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“People have been killed in their homes and in the streets, in playgrounds and in cemeteries, while queueing for humanitarian aid, or shopping for food and medicine,” Donatella Rovera, Amnesty International’s senior crisis response adviser, said. “The repeated use of widely banned cluster munitions is shocking, and a further indication of utter disregard for civilian lives.”

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Photo of storks in a field during harvesting in Zaporizhzhia, Ukraine
Geopolitics

Yes, The War Has Caused A Major Food Crisis — But Russia Can't Fix It Alone

For many countries, the global food crisis has already begun. As enough food to feed the world for several weeks remains trapped in Ukraine, Russia and Turkey met to discuss the problem. But they cannot solve it alone, says independent Russian media Kommersant.

MOSCOW — Russian Foreign Minister Sergey Lavrov was in Ankara to talk to Turkish Foreign Minister Mevlüt Çavuşoğlu this week to discuss Ukrainian grain. Lavrov tried to strike an optimistic tone: "Our military is in contact with Turkish friends to discuss the details of these processes, these initiatives. There have never been any obstacles from our side to solve this problem... If the position of authorities in Kyiv has matured, we will only be happy to cooperate."

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Turkey has reported that the Ukrainian side is ready to clear mines from its harbors, which the Russians say has prevented exports, Russian state news agency Ria Novosti reported.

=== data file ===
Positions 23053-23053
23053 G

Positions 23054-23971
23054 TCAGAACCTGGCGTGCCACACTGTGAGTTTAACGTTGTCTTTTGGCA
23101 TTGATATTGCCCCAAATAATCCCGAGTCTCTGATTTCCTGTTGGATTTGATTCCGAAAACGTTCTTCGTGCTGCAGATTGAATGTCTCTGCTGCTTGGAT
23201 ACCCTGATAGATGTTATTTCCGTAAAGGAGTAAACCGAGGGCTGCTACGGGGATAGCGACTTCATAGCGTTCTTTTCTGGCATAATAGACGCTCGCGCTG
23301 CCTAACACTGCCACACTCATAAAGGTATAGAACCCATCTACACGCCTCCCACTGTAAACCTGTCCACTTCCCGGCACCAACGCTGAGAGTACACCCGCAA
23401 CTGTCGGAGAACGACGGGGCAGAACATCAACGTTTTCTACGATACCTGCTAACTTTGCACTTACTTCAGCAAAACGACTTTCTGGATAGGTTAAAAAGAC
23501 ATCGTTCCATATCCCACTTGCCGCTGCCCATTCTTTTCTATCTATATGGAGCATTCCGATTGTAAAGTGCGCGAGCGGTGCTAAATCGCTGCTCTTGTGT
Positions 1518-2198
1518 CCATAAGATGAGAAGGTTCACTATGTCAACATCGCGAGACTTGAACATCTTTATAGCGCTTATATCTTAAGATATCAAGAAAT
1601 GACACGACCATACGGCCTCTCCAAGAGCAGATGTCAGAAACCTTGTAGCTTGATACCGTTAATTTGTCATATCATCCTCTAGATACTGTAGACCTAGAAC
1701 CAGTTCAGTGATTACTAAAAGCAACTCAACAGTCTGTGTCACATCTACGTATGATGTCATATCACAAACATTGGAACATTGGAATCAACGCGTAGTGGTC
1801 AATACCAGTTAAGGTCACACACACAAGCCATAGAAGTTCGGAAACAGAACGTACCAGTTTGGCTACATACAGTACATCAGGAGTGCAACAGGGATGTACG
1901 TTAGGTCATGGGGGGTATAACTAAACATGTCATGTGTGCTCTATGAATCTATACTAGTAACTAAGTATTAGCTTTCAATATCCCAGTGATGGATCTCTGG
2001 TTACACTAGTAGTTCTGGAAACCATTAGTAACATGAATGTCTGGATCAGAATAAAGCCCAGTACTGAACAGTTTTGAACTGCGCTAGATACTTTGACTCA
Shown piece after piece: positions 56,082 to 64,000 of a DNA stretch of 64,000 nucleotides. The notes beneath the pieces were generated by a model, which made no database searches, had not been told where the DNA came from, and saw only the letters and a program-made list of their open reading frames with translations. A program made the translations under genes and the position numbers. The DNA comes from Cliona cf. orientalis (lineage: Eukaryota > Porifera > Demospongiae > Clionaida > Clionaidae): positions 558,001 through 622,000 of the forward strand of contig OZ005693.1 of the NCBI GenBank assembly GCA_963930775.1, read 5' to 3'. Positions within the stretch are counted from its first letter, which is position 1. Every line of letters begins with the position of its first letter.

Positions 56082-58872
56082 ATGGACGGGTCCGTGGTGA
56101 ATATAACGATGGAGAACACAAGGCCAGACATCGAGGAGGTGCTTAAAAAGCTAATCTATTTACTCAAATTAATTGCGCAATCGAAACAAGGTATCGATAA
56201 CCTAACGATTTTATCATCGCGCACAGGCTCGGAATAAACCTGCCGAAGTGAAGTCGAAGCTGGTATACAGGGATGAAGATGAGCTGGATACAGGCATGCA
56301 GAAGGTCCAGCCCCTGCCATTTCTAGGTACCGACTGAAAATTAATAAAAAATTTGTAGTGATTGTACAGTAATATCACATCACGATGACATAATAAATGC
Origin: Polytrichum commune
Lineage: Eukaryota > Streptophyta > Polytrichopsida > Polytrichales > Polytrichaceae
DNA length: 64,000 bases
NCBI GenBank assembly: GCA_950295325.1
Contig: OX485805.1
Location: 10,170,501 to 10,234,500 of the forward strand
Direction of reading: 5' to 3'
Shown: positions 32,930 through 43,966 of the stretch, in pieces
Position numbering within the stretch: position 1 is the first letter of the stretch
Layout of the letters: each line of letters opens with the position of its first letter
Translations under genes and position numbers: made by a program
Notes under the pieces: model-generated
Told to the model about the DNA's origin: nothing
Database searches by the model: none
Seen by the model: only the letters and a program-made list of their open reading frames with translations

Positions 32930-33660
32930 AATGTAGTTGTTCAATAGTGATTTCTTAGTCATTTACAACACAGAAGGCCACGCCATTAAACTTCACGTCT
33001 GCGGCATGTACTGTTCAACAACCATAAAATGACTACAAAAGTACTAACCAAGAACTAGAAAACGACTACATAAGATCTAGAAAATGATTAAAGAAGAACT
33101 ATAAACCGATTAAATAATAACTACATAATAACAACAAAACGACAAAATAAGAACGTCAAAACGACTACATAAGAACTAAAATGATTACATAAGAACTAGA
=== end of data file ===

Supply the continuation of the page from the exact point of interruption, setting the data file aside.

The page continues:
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Angela Merkel Defends Her Handling Of Putin
In The News

Angela Merkel Defends Her Handling Of Putin

In her first interview since the end of her 16 years as German Chancellor, Merkel said she had "nothing to apologize for." Asked why she had opposed plans for NATO membership for Ukraine and Georgia in 2008. “Ukraine was not the country that we know now."

Former German Chancellor Angela Merkel defended her track record in dealing with Russian President Vladimir Putin, saying she “has nothing to apologize for,” during her first public appearance since leaving office six months ago.

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In a public interview Tuesday night with Der Spiegel in Berlin, Merkel was asked about her government’s opposition of a U.S.-led plan for NATO membership for Ukraine and Georgia in 2008. The Chancellor said she did not regret the decision. “Ukraine was not the country that we know now. It was a Ukraine that was very split” and “ruled by oligarchs at the time.”

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Photo of Ukrainian President Volodymyr Zelensky delivering his daily video address to Ukrainians
Ideas

Servant Of The People: Why Zelensky Will Concede Nothing To Russia

Those calling for Kyiv to negotiate away part of its territory, understand neither history nor the current reality of Ukrainian democracy.